When most people hear the word “Palestine” they immediately think “occupation” and “oppression.” People imagine that Palestinians are the most impoverished people in the world, living in ramshackle refugee camps—not because their own leaders have stolen their money and forced them into endless war with Israel—but because Israel, is allegedly, a “colonialist,” “apartheid,” and “Nazi” state.
Of course, this is not true. But the propagandists have done their job very well and have infected, virus-like, every area of human communication and in every language. You will find that poets and physicians, diplomats and ditch-diggers, students, journalists (think: Helen Thomas), businesspeople, the faithful, and the secular all share this view.
Over the weekend, a British journalist claimed that Israel is responsible for “squalor” and “rubble” in the Gaza Strip and that while some cafes and shops in Gaza are well-appointed, and have plentiful menus and produce, that most of Gaza lives in conditions comparable to … East Congo, where some restaurants still serve great food while others are starving to death nearby.
Of course, this is the article that Arts & Letters Daily chose to feature.
What image comes to mind when people hear the word “Ramallah”? Checkpoint “humiliation,” shootouts, Arafat’s headquarters and now tomb? I myself think about the two Israeli reservists who, in 2000, were lynched in Ramallah; but that’s me. When I saw American newscasters play and re-play the crazy grins and the bloody hands of their murderers without once using the word “barbarians” or “racists,” I knew that the bloody beast was back, that anti-Semitism had, once again, taken the world by storm.
But guess what? There is another image of Ramallah now being advertised in the very western mainstream media that sells us the propaganda.
This past weekend’s Travel section in the New York Times astounded me. The story title is: “Ramallah Attracts a Cosmopolitan Crowd.” The pull quote reads: “Visitors are drawn to the city’s café culture and thriving night life.” One photo shows the Qalandia checkpoint (from Jerusalem, Israel) to Ramallah. The second, larger photo shows a couple in western dress, dancing. She is bare-armed, with her head thrown back, arms around her male partner’s neck, and she is smiling erotically; he is laughing. Behind them, two or three girls in pants seem to be standing at a bar. This photo is captioned: “The deck at the Snowbar, where bonfires warm spectators.”
Where are all the gun battles, the “refugee camps,” the disenfranchised and angry youth, the ruthless terrorist fighters who live among and hide behind civilians, including women and children? Are they figments of my imagination, or are they now all organizing or boarding Turkish boats to challenge the Israeli “blockade” of Gaza? Are the facts on the ground, and what people actually say and do, privately, in the Middle East, quite different from what they say and do publicly? My friend, Barry Rubin, insists that this is so. Is reality more complicated than the ideologues have allowed us to believe?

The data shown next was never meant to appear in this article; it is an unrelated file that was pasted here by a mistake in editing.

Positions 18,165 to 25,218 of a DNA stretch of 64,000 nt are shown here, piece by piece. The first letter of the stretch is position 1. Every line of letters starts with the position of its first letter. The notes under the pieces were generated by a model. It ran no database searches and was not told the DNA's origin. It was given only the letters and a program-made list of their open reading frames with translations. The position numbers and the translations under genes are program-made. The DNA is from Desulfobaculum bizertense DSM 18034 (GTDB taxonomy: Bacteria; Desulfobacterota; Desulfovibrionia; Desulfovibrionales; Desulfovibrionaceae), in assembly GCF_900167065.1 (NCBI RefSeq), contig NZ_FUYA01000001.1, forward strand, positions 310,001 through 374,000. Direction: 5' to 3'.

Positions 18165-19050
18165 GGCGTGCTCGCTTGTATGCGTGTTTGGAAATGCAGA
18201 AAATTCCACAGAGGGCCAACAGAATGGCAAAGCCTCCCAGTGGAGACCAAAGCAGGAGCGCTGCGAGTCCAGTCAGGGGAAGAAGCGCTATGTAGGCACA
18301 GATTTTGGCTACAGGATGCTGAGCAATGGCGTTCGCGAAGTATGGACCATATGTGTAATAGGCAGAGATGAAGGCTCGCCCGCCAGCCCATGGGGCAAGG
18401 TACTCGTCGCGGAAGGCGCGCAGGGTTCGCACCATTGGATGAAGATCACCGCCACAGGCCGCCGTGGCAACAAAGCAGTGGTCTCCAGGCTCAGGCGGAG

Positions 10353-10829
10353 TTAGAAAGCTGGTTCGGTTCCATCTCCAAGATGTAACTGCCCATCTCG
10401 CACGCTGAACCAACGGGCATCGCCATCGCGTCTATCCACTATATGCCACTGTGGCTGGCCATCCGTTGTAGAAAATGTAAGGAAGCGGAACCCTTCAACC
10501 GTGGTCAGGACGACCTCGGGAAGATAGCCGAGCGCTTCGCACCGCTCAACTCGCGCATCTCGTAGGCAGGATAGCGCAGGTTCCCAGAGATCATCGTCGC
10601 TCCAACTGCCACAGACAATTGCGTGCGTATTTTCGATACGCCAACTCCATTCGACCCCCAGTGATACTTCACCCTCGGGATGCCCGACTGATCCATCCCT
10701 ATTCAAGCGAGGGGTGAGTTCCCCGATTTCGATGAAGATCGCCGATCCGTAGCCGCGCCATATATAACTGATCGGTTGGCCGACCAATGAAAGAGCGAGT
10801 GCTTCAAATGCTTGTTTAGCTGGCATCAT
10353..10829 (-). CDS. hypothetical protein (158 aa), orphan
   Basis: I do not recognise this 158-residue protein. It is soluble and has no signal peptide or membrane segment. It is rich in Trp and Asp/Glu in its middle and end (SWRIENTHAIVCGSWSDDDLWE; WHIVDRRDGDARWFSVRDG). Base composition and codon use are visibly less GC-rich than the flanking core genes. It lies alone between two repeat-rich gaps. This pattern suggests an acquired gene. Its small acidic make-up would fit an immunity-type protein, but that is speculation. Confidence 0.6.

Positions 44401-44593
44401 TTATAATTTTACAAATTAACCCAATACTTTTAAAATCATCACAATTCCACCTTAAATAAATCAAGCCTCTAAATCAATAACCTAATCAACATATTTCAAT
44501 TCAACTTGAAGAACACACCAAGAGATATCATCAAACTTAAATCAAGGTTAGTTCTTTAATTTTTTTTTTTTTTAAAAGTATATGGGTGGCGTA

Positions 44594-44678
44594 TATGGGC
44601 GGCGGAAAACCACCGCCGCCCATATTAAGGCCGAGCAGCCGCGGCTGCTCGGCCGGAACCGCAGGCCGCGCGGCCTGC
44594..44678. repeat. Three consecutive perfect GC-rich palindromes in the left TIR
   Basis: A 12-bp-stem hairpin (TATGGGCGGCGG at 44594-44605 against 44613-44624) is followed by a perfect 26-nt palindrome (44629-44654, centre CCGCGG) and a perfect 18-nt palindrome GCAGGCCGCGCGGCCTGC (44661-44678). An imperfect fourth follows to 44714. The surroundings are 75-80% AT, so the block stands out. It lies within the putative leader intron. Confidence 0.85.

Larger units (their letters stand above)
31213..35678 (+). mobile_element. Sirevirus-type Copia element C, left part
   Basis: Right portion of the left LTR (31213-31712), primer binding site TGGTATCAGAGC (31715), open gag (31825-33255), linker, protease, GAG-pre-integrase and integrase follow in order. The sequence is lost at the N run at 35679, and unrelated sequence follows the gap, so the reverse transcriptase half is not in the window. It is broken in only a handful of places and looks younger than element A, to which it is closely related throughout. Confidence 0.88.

The Travel section article tells us that the particular bar in Ramallah being featured is one of the many chic watering holes for “the offspring of the Palestinian elite” and is the “destination for thousands of young North Americans and Europeans.” Live musicians, female lead singers, rhythmic dancing of hundreds of young people, the many music, dance, and arts festivals in Ramallah have rendered it a competitor for the nightlife heretofore available in Amman, Jordan and Tel Aviv, Israel.
The article quotes an American-Palestinian who moved back to Ramallah from San Francisco and who likes the nightlife—“You’re like a celebrity. It’s very easy to meet people.” A Jewish American also lives here; she finds “Ramallah one of the more liberal places in the Middle East.” Indeed, “young couples kiss behind screened-in booths, out of site [sic] of families.” A French woman describes Ramallah as “a mirror city of Tel Aviv.”
Stop me. I must be dreaming.
And yet, we are told, more than one million tourists came to the West Bank in 2009.
Make no mistake: I am glad to hear this. I am glad that young girls and women are dancing and having a night out rather than being beaten, forced into early marriage, or honor-murdered. For that also happens in Ramallah. I am happy if someone quoted in this article believes that women will soon be wearing “bikinis” at a future hotel. (No, I am not a fan of bikinis but they are not forced upon women by the family or the state and are not equivalent to the niqab or burqa. Women are not killed for refusing to wear bikinis).
I wish that the Palestinian economy would flourish. I am glad that tourists are coming to dance and not to violently confront and challenge the Israeli right to defend its citizens and its borders.
So, fellow earthlings, sister earthlings: What will it be? Is the Arab Middle East just like us only better, filled with light, laughter, color, warmth, hospitality, and a decadent, Western-style nightlife—or is the Arab Middle East filled with preachers of hate, shrouded women, “morality” police, honor murders, polygamy, female genital mutilation, warring tribes, the murder of infidels and other vast jihadic plots?
Tell me what you think.